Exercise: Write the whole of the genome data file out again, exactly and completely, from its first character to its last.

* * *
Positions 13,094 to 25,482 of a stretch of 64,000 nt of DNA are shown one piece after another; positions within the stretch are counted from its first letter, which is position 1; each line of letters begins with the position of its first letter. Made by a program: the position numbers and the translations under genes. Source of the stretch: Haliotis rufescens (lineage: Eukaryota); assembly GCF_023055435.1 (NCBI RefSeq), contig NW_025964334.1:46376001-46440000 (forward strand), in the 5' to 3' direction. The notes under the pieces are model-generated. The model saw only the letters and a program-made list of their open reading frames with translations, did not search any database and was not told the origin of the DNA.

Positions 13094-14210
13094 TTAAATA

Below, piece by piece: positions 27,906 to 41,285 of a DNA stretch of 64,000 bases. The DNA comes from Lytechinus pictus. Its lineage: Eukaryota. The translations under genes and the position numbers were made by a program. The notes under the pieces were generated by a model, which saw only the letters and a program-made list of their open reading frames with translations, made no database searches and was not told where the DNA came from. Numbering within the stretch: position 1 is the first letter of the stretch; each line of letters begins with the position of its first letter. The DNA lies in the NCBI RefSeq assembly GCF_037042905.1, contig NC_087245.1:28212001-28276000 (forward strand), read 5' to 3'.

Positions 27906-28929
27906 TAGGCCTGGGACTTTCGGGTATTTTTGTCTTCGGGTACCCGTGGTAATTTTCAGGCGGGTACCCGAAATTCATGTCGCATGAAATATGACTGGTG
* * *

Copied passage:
Positions 13,094 to 25,482 of a stretch of 64,000 nt of DNA are shown one piece after another; positions within the stretch are counted from its first letter, which is position 1; each line of letters begins with the position of its first letter. Made by a program: the position numbers and the translations under genes. Source of the stretch: Haliotis rufescens (lineage: Eukaryota); assembly GCF_023055435.1 (NCBI RefSeq), contig NW_025964334.1:46376001-46440000 (forward strand), in the 5' to 3' direction. The notes under the pieces are model-generated. The model saw only the letters and a program-made list of their open reading frames with translations, did not search any database and was not told the origin of the DNA.

Positions 13094-14210
13094 TTAAATA

Below, piece by piece: positions 27,906 to 41,285 of a DNA stretch of 64,000 bases. The DNA comes from Lytechinus pictus. Its lineage: Eukaryota. The translations under genes and the position numbers were made by a program. The notes under the pieces were generated by a model, which saw only the letters and a program-made list of their open reading frames with translations, made no database searches and was not told where the DNA came from. Numbering within the stretch: position 1 is the first letter of the stretch; each line of letters begins with the position of its first letter. The DNA lies in the NCBI RefSeq assembly GCF_037042905.1, contig NC_087245.1:28212001-28276000 (forward strand), read 5' to 3'.

Positions 27906-28929
27906 TAGGCCTGGGACTTTCGGGTATTTTTGTCTTCGGGTACCCGTGGTAATTTTCAGGCGGGTACCCGAAATTCATGTCGCATGAAATATGACTGGTG